Author Biography

Ayodeji P. Ifegbesan, Ph.D.

Department of Arts and Social Sciences, Faculty of Education,

Olabisi Onabanjo University, Ago-Iwoye, Ogun State, Nigeria. 

Email: ifegbesan.ayodeji@oouagoiwoye.edu.ng

Solomon W. Zitta, Ph.D.

Department of Geography, Faculty of Social Sciences,

Plateau State University, Bokkos, Nigeria.

Corresponding author; wuyepsolomon@plasu.edu.ng

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An Appraisal of N-power Programme and Poverty Reduction in Nigeria

Danjuma Mohammed, Efuna John Danladi, Nweke Sunday

Keywords: Skills, Beneficiary, N-Power, Poverty, Poverty reduction, Unemployment

Abstract

Despite several efforts at reducing poverty in Nigeria, reports indicate that about 90.8 million Nigerians, representing 46.4% of its estimated 195.6 million people are living in extreme poverty, making Nigeria a country with the highest number of life-threatening poor people in the world. In attempts to correct this narrative, the National Social Investments Programme (N-SIP) was launched by the Nigerian Federal Government as a strategy for combating poverty and unemployment in the country. The N- SIP programme consists of four components which involve: Job Creation and Youth Empowerment (N- Power); National Home Grown School Feeding Programme (NHGSFP); National Cash Transfer Programme (NCTP); and Government Enterprise and Empowerment Programme (GEEP). In an attempt to appraise the performance of N-Power and how this programme has achieved poverty reduction in Nigeria, this paper reviewed secondary sources of data focused at expounding personal, interpersonal and environmental resources made available by N-Power to Nigerians which empower and motivate Nigerian youth to perform valid social roles and activities aimed at improving their living conditions. Analyses in the paper hinge on the Empowerment Theory. Major findings established that uncertainties in policy direction of the Nigerian Federal Government negatively impact on the efficiency of the N-Power’s participants and volunteers, as they believe that their job with the government is not secured. The paper recommends that N-Power participants and volunteers should be carried along in the formulation and implementation of policies, programmes and projects aimed at reducing poverty through the provision of skills acquisition training for unemployed Nigerian youths.

Author Biography

Danjuma Mohammed

Department of Political Science,

Nasarawa State University, Keffi.

E-mail: dm4545392@gmail.com

Efuna John Danladi

Department of Political Science,

Nasarawa State University, Keffi.

E-mail: johnefuna@gmail.com

Nweke Sunday

Department of Political Science,

Nasarawa State University, Keffi.

E-mail: nwekesunday42@gmail.com

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Analyzing Impacts of Entrepreneurship Development on Economic Growth in Nigeria using Vector Error Correction Model (VECM)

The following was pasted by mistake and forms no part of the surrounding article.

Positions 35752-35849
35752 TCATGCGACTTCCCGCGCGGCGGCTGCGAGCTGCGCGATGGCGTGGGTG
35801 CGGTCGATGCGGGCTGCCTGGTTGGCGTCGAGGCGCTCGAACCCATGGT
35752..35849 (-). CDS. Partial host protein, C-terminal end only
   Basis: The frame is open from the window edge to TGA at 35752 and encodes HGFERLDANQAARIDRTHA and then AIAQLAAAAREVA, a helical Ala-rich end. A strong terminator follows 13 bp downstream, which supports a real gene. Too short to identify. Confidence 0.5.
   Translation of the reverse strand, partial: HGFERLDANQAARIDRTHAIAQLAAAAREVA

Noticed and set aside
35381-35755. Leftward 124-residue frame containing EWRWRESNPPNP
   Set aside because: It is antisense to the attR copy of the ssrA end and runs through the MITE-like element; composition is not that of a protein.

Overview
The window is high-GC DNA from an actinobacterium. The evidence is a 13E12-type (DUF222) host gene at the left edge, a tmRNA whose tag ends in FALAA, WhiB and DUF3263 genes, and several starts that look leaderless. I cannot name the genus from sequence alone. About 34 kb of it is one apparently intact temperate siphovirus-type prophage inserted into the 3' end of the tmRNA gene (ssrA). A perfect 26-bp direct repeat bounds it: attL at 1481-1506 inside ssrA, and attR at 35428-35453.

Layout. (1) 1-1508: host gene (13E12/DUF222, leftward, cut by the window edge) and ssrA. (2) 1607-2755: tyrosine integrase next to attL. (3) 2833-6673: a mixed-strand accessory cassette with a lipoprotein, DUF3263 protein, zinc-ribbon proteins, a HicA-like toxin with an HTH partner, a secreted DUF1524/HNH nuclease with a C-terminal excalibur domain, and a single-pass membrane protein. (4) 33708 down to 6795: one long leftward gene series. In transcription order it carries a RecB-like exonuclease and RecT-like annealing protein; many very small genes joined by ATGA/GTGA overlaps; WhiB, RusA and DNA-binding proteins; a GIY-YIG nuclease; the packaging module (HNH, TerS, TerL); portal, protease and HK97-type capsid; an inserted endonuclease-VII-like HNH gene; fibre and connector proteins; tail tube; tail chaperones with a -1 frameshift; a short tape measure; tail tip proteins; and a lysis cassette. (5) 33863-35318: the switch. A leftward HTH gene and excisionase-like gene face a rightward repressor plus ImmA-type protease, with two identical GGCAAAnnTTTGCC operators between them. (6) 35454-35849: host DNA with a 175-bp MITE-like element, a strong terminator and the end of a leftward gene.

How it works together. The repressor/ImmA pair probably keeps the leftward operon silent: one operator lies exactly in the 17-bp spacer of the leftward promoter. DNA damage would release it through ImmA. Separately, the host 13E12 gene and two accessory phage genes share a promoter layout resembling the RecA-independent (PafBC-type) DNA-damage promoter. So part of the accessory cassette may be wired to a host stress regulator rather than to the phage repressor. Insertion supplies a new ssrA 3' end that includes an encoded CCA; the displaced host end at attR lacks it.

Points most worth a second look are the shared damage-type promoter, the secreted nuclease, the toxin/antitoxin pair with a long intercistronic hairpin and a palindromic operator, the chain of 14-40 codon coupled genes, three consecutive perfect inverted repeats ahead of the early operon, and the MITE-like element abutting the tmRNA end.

Akinromade Olabimpe Wakilat, Oladipo Abimbola Oluwaseun, Lawal Elisha Omotunde

Keywords: Entrepreneurship, Economic growth, Development, Entrepreneur, Interest Rate

Abstract

This paper examines impacts of entrepreneurship development on economic growth in Nigeria for the period 1981 to 2017. In this period, several job creation policies of the Nigerian government focused at attaining free enterprise economy in the country. Data for the paper emerged through a systematic review of annual time series data from the Central Bank of Nigeria (CBN) involving credit to SMEs (CRSM), percentage of commercial banks’ shares to SMEs (PTCR), credit to private sector (CRPS), unemployment rate (UEPR), inflation rate (INFR), and interest rate (INTR) as explanatory variables; and Gross Domestic Product (GDP), the proxy for economic growth, as the dependent variable. The vector error correction technique was utilized to check the speed of adjustment from the short run disequilibrium to long run equilibrium position. From the results of the regression, variables such as CRSM, CRPS, PTCR were found to have significant positive impacts on the economic growth of Nigeria; while INTR, INFL and UEPR had insignificant negative impact on the GDP. The F-statistic shows that the variables are jointly statistically significant to economic growth in Nigeria. The study concludes that entrepreneurship development has significant impact on economic growth in Nigeria. The paper recommends that commercial banks should encourage financial inclusion in manners that Nigerian entrepreneurs are given easy access to loans. Consequently, there should be a reduction in interest rates as high interest rates deter aspiring entrepreneurs. Commercial banks in Nigeria should review collateral conditions to encourage entrepreneurs to easily access loans.

Author Biography

Akinromade, Olabimpe Wakilat

Department of Economics,

Nigeria Defence Academy, Kaduna, Nigeria

Oladipo, Abimbola Oluwaseun

Department of Economics,

Nnamdi Azikwe University, Awka, Nigeria

Lawal, Elisha Omotunde

Department of Vocational and Technical Studies,

Federal College of Forestry, Kaduna, Nigeria

Corresponding author: adeyinusa@gmail.com

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Ethno-Religious Conflicts and Emergence of Residential Patterns in Plateau and Bauchi States, Nigeria

Aliyu Mustapha, Ewhrudjakpor Christian

Keywords: Ethnic, Religion, Beliefs, Conflict Resolution, Residential Pattern

Abstract